L.B. Park: An unprecedented opportunity - Island Forum
November 24, 2008 · Updated 7:24 PM
By Joe Wallis
The City of Mercer Island has gained control of a stunning urban open space with acquisition of Luther Burbank Park. With this acquisition, the city gains control of development, maintenance and operation of the park.
The King County Assessor's Office assesses the value of the park site at $76.54 million, and the area of the park is 76.26 acres, for a value of more than $1 million per acre. The park has 3,745 feet of waterfront and exceptional views which contribute to the value of the site. In addition to these amenities, the park has common property lines on the east and north sides of the Community Center at Mercer View, a benefit to the city of common ownership of the properties.
A first priority for improving Luther Burbank should be protection of the waterfront from further erosion. If the length of the waterfront eroded just six inches, the loss of land value would be $43,142.
Luther Burbank Park has the potential to be a great urban open space that provides enjoyment to residents of this and surrounding communities.
Various issues have been discussed in community workshops held Nov. 13 and Dec. 2 and likely will be discussed at a third workshop scheduled for 7 p.m. Tuesday, Jan. 11, at Islander Middle School. There have been comments that the community should vote on the proposed development and maintenance of the park. If in fact there is a vote on the development and maintenance of the park, I would hope there would be a definitive proposal with schematic site plans with estimated costs. There would preferably be at least two proposals so that voters would have an option of development schemes to provide an explicit indication of the consensus of a majority of Island voters.
One scheme that could be offered for development would be the naturalistic, user-friendly scheme. This scheme would use native plant materials in a site plan designed by a landscape architect with urban design experience. It would be designed to provide for uses that take advantage of the waterfront and the views. Vendor carts could be included on a limited basis in the active areas around the existing administration building.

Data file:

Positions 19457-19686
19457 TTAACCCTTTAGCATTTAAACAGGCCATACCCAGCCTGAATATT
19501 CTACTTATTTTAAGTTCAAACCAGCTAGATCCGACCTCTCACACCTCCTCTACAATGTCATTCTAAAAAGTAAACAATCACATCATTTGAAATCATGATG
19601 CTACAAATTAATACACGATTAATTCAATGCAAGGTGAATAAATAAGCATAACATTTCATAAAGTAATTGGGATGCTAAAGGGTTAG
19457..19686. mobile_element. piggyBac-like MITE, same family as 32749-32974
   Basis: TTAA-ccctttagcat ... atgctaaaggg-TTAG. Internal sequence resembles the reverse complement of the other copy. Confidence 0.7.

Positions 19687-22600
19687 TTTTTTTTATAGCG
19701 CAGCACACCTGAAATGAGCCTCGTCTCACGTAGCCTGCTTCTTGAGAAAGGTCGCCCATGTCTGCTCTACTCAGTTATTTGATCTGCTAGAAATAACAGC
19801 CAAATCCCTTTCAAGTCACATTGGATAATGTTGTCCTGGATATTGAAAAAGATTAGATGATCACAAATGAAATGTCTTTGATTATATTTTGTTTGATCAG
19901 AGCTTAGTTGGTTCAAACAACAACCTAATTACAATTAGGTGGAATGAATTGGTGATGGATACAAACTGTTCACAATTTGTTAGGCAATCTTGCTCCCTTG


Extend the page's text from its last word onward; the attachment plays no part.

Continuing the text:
Another scheme that could be considered would be the active waterfront design. This scheme would take advantage of the waterfront access of the park and would develop facilities to accommodate boating, canoeing, rowing shells, etc. This concept could include a casual dining facility with a deck overlooking the lake. Fueling facilities could be considered with full environmental considerations included. One principle objective of the active waterfront scheme would be to include facilities that generate revenue to offset some of the costs of park development and maintenance.
Regardless of the scheme accepted and developed, some common elements should be included such as the following:
* It is necessary to recognize the site has been neglected for a decade or more; that many of the plants and planting patterns are not natural to this area and should be replaced over time in conformance with good urban forestry practices.
* If an off-leash dog area is included in the design, it should have ample space away from the waterfront and have direct access from the parking area. The off-leash area should be sufficiently screened from adjacent uses to protect other park users.
Design studio classes in the Department of Landscape Architecture at the University of Washington have in the past used community projects as a design project. An initial response to an inquiry to the university indicates there is potential interest in using Luther Burbank as a class project. A follow-up is not possible until later this month.
Having a voice in the design of a site like Luther Burbank Park is a once-in-a-lifetime opportunity. We are setting a course that will affect the design and use of this unique site well into the future. We must take this opportunity to invest our time and effort to use this heritage site well.
Joe Wallis is a Mercer Island resident and former Reporter editorial board member.